What are the Benefits and Misconceptions of Drone LiDAR?
Published On: July 11, 2022
As a specialist in drone equipment and software, Matt Rosenbalm educates potential customers on drone-enabled data collection and processing tools. Recently, he was a guest of Randall Warnas on Unmanned Underground to discuss the benefits and misconceptions relating to LiDAR data capture. We’ve summarized their discussion for your convenience, but for the complete interview, see below.
Warnas: Dispel the myths of LiDAR.
Rosenbalm: I think one of the biggest things is the accuracy. There are so many variables when it comes to aerial LiDAR, and you have to remember that it’s not just a scanner. There are so many moving parts, and these parts have an error budget. The LiDAR scanner might be accurate to within 10 millimeters, but the GPS is only accurate within three centimeters.
So, you have to set your expectations of what can be achieved. Most of the time, people are looking for the best accuracy, but that might not be that important if what you’re looking to build are one-foot contours on a topographic map somewhere. Find the sensor that works best for what you’re trying to accomplish.
Matt Rosenbalm answers questions and talks about the benefits and misconceptions relating to Drone LiDAR data collection.
Warnas: How is the capture of LiDAR data different from flying these missions with an RGB camera?
Rosenbalm: They’re relatively the same. However, the biggest difference is that with the LiDAR sensor you have a base station that is logging data. After landing, the GPS data from the scanner will be used to correct the positioning of the data.
Also, if you’re out flying an RGB camera, you’re going to spend hours having your computer crunch the data to stitch those photographs together for a point cloud. With LiDAR, you can produce a point cloud 10 minutes after you land and can begin manipulating the data immediately.
Warnas: What industries are getting the most out of LiDAR?
Rosenbalm: In the beginning, larger surveying and mapping companies were the ones using it the most. But now, smaller firms have seen the timesaving and cost benefits. Instead of spending hours, days, or even weeks cutting through the forest with a machete to get a topographic map, they can use LiDAR to penetrate that canopy of vegetation for ground shots. With LiDAR, you can build a more accurate representation of the terrain.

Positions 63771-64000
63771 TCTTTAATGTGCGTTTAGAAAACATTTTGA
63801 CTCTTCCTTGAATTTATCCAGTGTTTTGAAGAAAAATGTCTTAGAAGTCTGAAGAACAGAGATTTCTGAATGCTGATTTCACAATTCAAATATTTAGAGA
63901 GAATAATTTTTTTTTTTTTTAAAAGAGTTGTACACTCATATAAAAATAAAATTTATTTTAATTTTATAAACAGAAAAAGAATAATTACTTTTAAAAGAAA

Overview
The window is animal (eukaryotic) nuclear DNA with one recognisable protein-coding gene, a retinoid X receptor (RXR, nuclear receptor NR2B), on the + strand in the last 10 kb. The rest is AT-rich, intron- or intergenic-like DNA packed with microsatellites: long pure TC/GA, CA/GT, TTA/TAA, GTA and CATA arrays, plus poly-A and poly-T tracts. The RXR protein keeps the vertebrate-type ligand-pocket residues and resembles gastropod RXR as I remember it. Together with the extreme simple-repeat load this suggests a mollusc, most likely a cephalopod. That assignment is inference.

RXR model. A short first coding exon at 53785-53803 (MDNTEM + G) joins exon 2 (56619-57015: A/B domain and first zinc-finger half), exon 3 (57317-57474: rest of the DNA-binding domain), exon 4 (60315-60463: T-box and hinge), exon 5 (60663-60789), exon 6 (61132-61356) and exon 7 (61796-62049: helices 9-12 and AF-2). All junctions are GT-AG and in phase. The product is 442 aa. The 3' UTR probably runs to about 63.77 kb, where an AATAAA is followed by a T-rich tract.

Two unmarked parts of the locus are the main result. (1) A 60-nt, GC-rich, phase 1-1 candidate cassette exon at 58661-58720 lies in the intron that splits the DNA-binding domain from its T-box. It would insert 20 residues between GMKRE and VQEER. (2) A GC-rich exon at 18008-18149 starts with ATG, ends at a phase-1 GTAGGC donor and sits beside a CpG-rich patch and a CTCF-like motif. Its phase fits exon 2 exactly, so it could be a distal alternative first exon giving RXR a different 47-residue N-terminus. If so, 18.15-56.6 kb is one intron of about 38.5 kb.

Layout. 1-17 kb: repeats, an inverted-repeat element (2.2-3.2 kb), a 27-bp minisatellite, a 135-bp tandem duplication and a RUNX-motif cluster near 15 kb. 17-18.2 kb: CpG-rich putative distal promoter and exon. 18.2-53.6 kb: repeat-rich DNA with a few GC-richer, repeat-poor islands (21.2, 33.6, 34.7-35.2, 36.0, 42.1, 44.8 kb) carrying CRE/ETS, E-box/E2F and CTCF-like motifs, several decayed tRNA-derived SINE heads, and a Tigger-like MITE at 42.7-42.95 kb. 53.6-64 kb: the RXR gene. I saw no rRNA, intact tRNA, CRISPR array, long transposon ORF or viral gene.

And using it with a drone is more convenient and affordable than using a helicopter or airplane and paying a pilot. Putting a drone up in the sky to fly those couple of miles for corridor mapping is more practical.
Microdrones provides fully integrated drone surveying equipment and software for geospatial data collection and processing.
Warnas: What is the difference between processing the data in your software versus alternatives?
Rosenbalm: In a LiDAR scanner, you have a mix of three components: GPS, scanner, and IMU. Once you start flying missions, if you have a low-quality IMU, you will start to see data misalignments. So, if you're flying a grid survey that has five or six strips from the first strip to the second strip, there might be a jump or a gap between the data. With LP360, a point source ID can be assigned to each strip, and you can determine if you have any misalignments. You can do what we call a strip alignment, which will essentially match strips together.
With our software, you can cut out the noise, enhance the point cloud, and view your exit data. We even have a feature called Image Explorer, which allows you to click anywhere on the LiDAR point cloud and pull up all the images taken in that particular location.
A point cloud created in mdInfinity
As the market for LiDAR data collection continues to grow and evolve, more surveying, mapping, and geospatial companies are looking to add this technology to their business. Follow Matt on LinkedIn, and discover more about the benefits and how this technology is evolving. If you’d like to speak to someone about adding it to your workflow now, contact us.